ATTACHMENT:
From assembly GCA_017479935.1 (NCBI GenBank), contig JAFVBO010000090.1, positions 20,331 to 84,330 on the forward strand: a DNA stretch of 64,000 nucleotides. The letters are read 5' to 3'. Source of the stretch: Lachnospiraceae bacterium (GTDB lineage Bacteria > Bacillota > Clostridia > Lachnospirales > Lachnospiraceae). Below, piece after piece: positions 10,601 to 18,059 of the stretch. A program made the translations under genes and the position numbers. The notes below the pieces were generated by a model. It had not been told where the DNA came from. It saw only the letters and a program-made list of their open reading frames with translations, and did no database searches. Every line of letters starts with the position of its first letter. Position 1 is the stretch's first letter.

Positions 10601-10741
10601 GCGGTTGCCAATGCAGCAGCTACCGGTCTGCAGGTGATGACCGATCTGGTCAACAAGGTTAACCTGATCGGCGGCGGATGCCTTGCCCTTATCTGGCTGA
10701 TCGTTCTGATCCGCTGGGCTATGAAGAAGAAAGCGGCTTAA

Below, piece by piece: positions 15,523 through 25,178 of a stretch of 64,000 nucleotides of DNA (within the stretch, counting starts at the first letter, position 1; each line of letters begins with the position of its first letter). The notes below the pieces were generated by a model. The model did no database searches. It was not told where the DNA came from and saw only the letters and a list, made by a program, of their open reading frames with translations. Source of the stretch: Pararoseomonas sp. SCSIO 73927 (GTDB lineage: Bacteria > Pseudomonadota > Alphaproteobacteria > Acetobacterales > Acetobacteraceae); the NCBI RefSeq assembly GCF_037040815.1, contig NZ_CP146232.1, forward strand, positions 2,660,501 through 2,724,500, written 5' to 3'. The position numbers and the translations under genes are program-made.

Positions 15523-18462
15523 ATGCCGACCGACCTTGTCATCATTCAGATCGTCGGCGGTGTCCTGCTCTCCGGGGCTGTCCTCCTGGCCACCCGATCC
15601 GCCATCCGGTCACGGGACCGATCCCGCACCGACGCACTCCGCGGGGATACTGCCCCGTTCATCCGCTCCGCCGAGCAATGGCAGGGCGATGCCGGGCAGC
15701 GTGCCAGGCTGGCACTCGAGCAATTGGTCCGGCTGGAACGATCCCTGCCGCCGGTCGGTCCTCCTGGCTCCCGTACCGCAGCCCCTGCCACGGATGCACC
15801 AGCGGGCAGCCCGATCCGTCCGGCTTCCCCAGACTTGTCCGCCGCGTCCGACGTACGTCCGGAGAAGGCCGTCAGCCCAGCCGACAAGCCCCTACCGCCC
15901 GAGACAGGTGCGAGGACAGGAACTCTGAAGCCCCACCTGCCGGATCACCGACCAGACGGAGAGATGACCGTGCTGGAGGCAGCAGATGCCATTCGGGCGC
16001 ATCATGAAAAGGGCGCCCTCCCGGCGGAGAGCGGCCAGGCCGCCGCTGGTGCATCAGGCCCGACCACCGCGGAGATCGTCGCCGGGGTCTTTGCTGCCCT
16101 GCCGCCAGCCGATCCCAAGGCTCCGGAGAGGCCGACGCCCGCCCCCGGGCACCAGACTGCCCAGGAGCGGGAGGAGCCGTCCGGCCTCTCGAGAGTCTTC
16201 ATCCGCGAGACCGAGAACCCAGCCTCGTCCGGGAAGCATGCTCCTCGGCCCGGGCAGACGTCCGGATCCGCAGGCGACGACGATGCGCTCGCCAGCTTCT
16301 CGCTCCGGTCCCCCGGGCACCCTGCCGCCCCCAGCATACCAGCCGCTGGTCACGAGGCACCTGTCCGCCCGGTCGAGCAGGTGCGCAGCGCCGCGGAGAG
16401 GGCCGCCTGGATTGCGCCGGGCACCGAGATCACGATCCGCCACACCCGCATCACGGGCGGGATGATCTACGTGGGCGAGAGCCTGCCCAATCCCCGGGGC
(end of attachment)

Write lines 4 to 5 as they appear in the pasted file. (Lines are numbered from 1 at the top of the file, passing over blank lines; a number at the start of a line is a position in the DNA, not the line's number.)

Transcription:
10701 TCGTTCTGATCCGCTGGGCTATGAAGAAGAAAGCGGCTTAA

Below, piece by piece: positions 15,523 through 25,178 of a stretch of 64,000 nucleotides of DNA (within the stretch, counting starts at the first letter, position 1; each line of letters begins with the position of its first letter). The notes below the pieces were generated by a model. The model did no database searches. It was not told where the DNA came from and saw only the letters and a list, made by a program, of their open reading frames with translations. Source of the stretch: Pararoseomonas sp. SCSIO 73927 (GTDB lineage: Bacteria > Pseudomonadota > Alphaproteobacteria > Acetobacterales > Acetobacteraceae); the NCBI RefSeq assembly GCF_037040815.1, contig NZ_CP146232.1, forward strand, positions 2,660,501 through 2,724,500, written 5' to 3'. The position numbers and the translations under genes are program-made.